Classic Hollywood: Hollywood’s Westmore family? They’re like the Barrymores, but makeup artists
Hollywood has had more than its share of dynasties such as the Barrymores (actors John, Ethel, Lionel and Drew) and the Hustons (actors Walter, Anjelica and Jack and director John). And then there are the Westmores.
Though not household names to the public, for nearly a century members of the family have been preeminent makeup artists who have worked on legendary films and popular TV series.
George Westmore, a British hairdresser and wig maker who was Winston Churchill’s barber, established the first makeup department in Hollywood in 1917. Six of his sons — Monte, Perc, Ern, Wally, Bud and Frank — followed in their father’s footsteps.
Initially, Oscar and nine-time Emmy Award-winning Michael Westmore didn’t want to go into the family business. The son of Monte Westmore, who was Rudolph Valentino’s makeup artist and also provided the makeup for such films as “Gone With the Wind,” Michael Westmore was an art history major at UC Santa Barbara with dreams of going into archaeology and museum work.
But when Westmore was trying to decide on a master’s degree, things began to look bleak. “I didn’t speak any foreign language, so I couldn’t do anything in Europe except maybe England and America. I wasn’t interested in American art.”
Then he received a call from his Uncle Bud, who worked at Universal on such films as the sci-fi favorite “Creature From the Black Lagoon” inquiring if he would like to be an apprentice at the studio makeup department. “I really wasn’t interested,” said Westmore. “I wanted to graduate and enjoyed going to school.”
So Bud Westmore sweetened the deal. He would wait a year so his nephew could graduate from college. “In the back of my mind, I kept saying if I don’t like it, I’ll go back to school.”
He never did.
Westmore started at Universal on Jan. 30, 1961, where he was mentored not only by his uncle but John Chambers (“Planet of the Apes”), whom John Goodman played in 2012’s “Argo,” on the 1963 John Huston film “The List of Adrian Messenger.”
Every week, Westmore checks in with the participants in the early stages of the challenges, critiques their work and offers suggestions.
Even before the season begins, Westmore gives a one-hour class for the contestants. “They all come in with different degrees [of experience]. I talk about mold making and sculpting because there are major mistakes that new people make. I made all of those mistakes.”
McKenzie Westmore, who worked as a makeup model for her father and appeared in shows he was working on such as “Star Trek: Enterprise,” said that her father initially went in for a meeting to be a regular judge on the show.
“He asked the producers if they had a host for the show,” she said via email. “They hadn’t at the time, so my dad mentioned me, saying that my background is not just as an actress but with a knowledge of this industry having grown up around it and by my father’s side. A few seasons into the series is when they decided to bring my father in as the show’s mentor.”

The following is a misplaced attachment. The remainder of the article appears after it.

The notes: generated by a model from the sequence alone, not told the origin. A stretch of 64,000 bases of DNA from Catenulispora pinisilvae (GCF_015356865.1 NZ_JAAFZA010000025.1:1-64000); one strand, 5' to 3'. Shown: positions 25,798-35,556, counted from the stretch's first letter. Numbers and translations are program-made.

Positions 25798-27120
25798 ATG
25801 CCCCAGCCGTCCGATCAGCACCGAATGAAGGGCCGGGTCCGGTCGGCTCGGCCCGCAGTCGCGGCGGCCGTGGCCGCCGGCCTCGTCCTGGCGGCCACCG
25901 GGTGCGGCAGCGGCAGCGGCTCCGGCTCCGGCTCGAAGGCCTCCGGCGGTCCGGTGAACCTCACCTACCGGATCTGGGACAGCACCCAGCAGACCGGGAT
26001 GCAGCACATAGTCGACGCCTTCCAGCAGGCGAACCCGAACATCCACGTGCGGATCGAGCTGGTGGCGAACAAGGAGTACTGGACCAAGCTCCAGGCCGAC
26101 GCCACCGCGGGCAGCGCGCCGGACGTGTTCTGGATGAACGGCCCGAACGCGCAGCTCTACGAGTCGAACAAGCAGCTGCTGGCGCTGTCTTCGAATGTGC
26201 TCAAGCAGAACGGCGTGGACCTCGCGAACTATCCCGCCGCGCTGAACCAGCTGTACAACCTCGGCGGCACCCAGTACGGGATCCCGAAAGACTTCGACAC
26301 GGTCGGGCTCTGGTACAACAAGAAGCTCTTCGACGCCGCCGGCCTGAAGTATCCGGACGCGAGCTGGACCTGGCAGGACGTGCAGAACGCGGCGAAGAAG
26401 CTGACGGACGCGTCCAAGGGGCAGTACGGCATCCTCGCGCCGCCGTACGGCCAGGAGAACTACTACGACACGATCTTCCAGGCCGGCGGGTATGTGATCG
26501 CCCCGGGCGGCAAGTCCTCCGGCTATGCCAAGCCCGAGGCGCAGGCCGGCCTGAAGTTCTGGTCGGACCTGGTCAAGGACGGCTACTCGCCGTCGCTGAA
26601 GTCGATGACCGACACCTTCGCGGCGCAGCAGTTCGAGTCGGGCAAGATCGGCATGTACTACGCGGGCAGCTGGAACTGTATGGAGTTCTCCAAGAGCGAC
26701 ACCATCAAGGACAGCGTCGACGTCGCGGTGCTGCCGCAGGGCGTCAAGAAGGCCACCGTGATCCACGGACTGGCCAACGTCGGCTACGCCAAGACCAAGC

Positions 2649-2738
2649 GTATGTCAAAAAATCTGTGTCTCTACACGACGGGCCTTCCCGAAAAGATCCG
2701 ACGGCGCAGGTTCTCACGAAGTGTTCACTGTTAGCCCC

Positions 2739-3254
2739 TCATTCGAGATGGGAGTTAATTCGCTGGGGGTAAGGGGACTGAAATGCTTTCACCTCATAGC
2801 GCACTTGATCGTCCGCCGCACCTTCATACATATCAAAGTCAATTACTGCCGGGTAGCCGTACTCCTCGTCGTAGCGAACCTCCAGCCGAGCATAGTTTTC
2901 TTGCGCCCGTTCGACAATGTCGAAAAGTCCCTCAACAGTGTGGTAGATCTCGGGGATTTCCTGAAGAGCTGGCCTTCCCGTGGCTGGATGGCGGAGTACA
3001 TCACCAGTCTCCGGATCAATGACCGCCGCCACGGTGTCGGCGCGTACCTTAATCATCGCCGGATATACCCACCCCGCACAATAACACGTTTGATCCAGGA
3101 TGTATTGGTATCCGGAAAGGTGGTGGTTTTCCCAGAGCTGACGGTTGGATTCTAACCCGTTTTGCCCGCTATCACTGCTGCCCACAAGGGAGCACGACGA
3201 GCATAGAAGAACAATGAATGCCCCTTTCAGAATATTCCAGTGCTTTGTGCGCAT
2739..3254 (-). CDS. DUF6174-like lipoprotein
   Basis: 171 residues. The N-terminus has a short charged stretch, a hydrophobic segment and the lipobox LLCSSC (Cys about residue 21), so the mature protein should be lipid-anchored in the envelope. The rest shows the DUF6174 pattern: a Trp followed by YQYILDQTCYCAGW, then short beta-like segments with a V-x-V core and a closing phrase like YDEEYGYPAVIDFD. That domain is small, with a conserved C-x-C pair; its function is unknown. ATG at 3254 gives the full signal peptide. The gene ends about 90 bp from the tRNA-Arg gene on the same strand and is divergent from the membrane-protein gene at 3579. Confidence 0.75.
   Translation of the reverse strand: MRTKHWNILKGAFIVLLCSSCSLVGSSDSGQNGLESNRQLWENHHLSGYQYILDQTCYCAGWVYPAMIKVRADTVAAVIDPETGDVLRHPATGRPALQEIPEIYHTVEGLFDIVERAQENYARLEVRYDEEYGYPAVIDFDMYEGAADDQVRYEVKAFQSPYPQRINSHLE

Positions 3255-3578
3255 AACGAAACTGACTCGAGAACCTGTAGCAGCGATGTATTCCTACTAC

Working together has been a dream job for both of them. “I get to spend more time with my father than I ever had before,” said Westmore. “He traveled so much when I was younger on so many different locations to have this time with him now on ‘Face Off’ is priceless.”
Michael Westmore spent 18 months working with Martin Scorsese on his 1980 masterpiece “Raging Bull” starring Robert De Niro in his Oscar-winning role as boxer Jake LaMotta. Westmore provided the realistic, innovative makeup that made the boxing sequences so visceral.
“With ‘Raging Bull,’ I had tubes that came across the front of the face to the nose so blood would spurt out of the nose,” said Westmore. “I even had boxing gloves rigged with tubes, so blood would come out of the boxing gloves as they went by the face.”
And he had to adjust the makeup after De Niro gained weight to play the older LaMotta. “I had to make the nose bigger and flatter with more scars on it,” Westmore said.
In the scene when the older LaMotta is in his dressing room reflecting on his past, Westmore and hairstylist Jean Reilly manually thinned the actor’s hair.
“We took his hair and combed a whole line of it forward,” noted Westmore. “With Jean on one side and me on the other, we went in and we cut every other hair. And then we would comb back down another layer and cut every other hair, so when you see the thinning hair on him it’s not a bald cap or a wig, it’s really his hair.”
Inside the business of entertainment
The Wide Shot brings you news, analysis and insights on everything from streaming wars to production — and what it all means for the future.
You may occasionally receive promotional content from the Los Angeles Times.